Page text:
Researchers investigate effects of pharmacological antioxidant compound DPDT on tumor cells
A new research paper has been published in the journalOncotarget entitled, "Diphenyl ditelluride anticancer activity and DNA topoisomerase I poisoning in human colon cancer HCT116 cells." Diphenyl ditelluride (DPDT) is an organotellurium (OT) compound with pharmacological properties, including antioxidant, antigenotoxic and antimutagenic activities when applied at low concentrations.
However, DPDT as well as other OT compounds also show cytotoxicity against mammalian cells when treatments occur at higher drug concentrations. The underlying mechanisms of toxicity of DPDT against tumor cells have previously been poorly explored.
In this new study, researchers from the Federal University of Rio Grande do Sul, Sorbonne Université, Federal University of Health Sciences of Porto Alegre, Lutheran University of Brazil, Bulgarian Academy of Sciences, and University of Vale do Taquari aimed to investigate the effects of DPDT against both human cancer and non-tumorigenic cells.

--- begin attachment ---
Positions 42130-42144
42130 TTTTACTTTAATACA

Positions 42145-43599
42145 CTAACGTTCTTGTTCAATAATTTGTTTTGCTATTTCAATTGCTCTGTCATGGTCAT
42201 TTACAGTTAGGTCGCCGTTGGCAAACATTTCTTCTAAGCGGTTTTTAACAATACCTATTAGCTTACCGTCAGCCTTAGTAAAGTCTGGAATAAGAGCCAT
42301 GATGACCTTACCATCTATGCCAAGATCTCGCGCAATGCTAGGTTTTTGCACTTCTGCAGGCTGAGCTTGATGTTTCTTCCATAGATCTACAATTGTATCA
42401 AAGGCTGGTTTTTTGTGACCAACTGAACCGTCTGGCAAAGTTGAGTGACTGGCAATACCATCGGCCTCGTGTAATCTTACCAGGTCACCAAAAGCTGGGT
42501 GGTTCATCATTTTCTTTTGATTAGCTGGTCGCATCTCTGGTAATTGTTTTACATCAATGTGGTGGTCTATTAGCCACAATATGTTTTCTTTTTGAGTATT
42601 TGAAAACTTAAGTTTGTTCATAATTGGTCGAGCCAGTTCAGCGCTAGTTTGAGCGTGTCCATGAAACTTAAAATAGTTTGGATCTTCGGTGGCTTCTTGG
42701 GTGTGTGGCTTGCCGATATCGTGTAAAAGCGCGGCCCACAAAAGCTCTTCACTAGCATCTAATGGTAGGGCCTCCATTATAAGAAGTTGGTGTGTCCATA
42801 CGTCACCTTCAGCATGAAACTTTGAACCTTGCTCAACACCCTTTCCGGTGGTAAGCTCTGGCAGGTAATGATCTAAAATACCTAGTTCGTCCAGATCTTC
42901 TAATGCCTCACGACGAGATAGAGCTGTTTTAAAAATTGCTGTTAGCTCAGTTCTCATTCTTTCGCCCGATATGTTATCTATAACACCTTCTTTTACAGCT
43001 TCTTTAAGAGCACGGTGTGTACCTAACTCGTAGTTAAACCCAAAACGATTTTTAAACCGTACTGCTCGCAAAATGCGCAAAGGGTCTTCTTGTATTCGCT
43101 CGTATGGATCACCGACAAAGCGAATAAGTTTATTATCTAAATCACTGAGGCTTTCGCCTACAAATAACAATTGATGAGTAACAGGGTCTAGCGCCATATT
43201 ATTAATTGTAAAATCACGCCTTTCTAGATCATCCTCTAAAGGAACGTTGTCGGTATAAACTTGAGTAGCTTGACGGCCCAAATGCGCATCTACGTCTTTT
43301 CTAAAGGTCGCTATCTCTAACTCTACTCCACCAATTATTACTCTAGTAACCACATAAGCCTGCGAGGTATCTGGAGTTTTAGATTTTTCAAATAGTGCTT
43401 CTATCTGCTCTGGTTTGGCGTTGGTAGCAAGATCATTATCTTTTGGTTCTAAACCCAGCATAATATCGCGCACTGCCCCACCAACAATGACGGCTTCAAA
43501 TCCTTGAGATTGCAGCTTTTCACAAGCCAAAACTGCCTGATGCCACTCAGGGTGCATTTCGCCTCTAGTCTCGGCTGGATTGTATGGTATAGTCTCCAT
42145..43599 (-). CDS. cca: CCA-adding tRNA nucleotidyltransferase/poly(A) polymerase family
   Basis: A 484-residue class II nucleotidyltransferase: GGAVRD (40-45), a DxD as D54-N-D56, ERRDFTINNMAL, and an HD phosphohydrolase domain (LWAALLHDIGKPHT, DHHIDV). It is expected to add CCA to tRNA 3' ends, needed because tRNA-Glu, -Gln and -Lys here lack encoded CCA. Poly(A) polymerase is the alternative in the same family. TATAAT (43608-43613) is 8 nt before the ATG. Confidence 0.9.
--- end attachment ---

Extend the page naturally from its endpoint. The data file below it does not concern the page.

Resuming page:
"Together, our results will help to better define DPDT as a potential drug candidate for treating CRC," the researchers state.
The researchers used the colonic HCT116 cancer cells and the MRC5 fibroblasts as models. Their results showed that DPDT preferentially targets HCT116 cancer cells when compared to MRC5 cells with IC50 values of 2.4 and 10.1 μM, respectively. This effect was accompanied by the induction of apoptosis and a pronounced G2/M cell cycle arrest in HCT116 cells.
Furthermore, DPDT induces DNA strand breaks at concentrations below 5 μM in HCT116 cells and promotes the occurrence of DNA double strand breaks mostly during S-phase as measured by γ-H2AX/EdU double staining. Finally, DPDT forms covalent complexes with DNA topoisomerase I, as observed by the TARDIS assay, with a more prominent effect observed in HCT116 than in MRC5 cells. Taken together, the results of this study show that DPDT preferentially targets HCT116 colon cancer cells likely through DNA topoisomerase I poisoning.
"This makes DPDT an interesting molecule for further development as an anti-proliferative compound in the context of cancer," say the researchers.
More information: André Luiz Mendes Juchem et al, Diphenyl ditelluride anticancer activity and DNA topoisomerase I poisoning in human colon cancer HCT116 cells, Oncotarget (2023). DOI: 10.18632/oncotarget.28465